This is underlined by the execution of 25-year-old Melbourne man Van Nguyen by Singaporean authorities on in December 2005 for attempting to smuggle 400 grams of heroin out of Singapore, and the executions of Australians Brian Chambers and Kevin Barlow for drug trafficking by Malaysia nearly 30 years ago.
Diplomacy in this regard involves an element of seeing things from the perspective of the other nation. This involves acknowledging that we share with capital punishment countries an unyielding desire to reduce the incidence of serious crime such as murder and drug trafficking. However, at the same time the problem of crime reduction and the practice of punishing criminals must be approached in a manner that is likely to be effective and respects moral values that transcend all cultures.
As I have noted previously in this Journal, although common sense would indicate that executing people who commit serious offences would deter people from such acts, wide-ranging empirical evidence conclusively rebuts this proposition. Countries with capital punishment do not have lower levels of serious crime, and when countries abolish the death penalty the crime rate does not increase. Moreover, data in the United States shows states that execute criminals generally have higher rates of homicide than states that have abolished capital punishment.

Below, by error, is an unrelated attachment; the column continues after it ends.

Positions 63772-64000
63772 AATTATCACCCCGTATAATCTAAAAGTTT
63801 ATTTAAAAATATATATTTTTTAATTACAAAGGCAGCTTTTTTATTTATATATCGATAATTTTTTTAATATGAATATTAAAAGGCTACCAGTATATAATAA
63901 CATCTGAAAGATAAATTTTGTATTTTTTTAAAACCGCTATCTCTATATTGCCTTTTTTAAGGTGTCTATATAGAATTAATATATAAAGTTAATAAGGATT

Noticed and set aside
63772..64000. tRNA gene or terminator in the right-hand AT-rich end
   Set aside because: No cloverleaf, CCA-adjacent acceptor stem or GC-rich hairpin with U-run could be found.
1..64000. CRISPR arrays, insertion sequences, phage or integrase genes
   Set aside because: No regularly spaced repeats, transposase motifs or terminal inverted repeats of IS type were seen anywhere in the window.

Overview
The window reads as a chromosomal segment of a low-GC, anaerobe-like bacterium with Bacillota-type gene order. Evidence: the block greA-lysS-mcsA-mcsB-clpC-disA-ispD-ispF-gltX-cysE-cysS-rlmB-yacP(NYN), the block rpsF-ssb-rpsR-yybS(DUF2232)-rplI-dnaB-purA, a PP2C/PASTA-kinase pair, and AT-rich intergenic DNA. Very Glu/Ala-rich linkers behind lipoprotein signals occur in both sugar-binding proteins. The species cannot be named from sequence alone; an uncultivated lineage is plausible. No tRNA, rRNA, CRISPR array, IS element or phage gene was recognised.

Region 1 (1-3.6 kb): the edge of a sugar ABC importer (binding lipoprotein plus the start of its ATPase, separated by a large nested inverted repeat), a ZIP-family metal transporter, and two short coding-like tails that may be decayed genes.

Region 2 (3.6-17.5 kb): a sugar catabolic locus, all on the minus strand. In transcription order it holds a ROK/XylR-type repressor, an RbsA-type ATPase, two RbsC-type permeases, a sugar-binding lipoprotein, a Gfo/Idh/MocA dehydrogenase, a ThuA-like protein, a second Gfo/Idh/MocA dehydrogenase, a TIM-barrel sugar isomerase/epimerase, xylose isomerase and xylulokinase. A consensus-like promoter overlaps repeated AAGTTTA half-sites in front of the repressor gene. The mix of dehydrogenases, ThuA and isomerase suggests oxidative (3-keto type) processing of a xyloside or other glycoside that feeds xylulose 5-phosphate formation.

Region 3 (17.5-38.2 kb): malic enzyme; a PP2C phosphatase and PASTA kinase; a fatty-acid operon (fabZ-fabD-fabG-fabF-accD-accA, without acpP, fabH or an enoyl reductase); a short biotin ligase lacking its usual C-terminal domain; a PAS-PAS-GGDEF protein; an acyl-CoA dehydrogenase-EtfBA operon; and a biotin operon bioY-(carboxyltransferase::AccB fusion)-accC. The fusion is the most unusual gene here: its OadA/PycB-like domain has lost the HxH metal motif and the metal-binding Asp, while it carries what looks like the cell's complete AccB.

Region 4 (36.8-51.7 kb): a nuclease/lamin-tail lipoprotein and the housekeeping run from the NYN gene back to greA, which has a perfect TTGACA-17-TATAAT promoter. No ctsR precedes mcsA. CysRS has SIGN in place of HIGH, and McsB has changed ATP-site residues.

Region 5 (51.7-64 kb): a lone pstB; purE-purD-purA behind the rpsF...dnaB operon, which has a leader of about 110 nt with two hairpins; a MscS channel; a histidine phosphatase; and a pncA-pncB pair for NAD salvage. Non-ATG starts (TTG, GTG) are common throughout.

The greatest deterrent to wrongdoing is not the size of the penalty but the perceived risk of detection. Thus, it must be pointed out the citizens of death penalty nations are no safer from serious crime.
Further, it needs to be impressed on capital punishment countries that we all share a common morality and ultimately are unified by a desire to maximise human flourishing where each individual’s interest counts equally.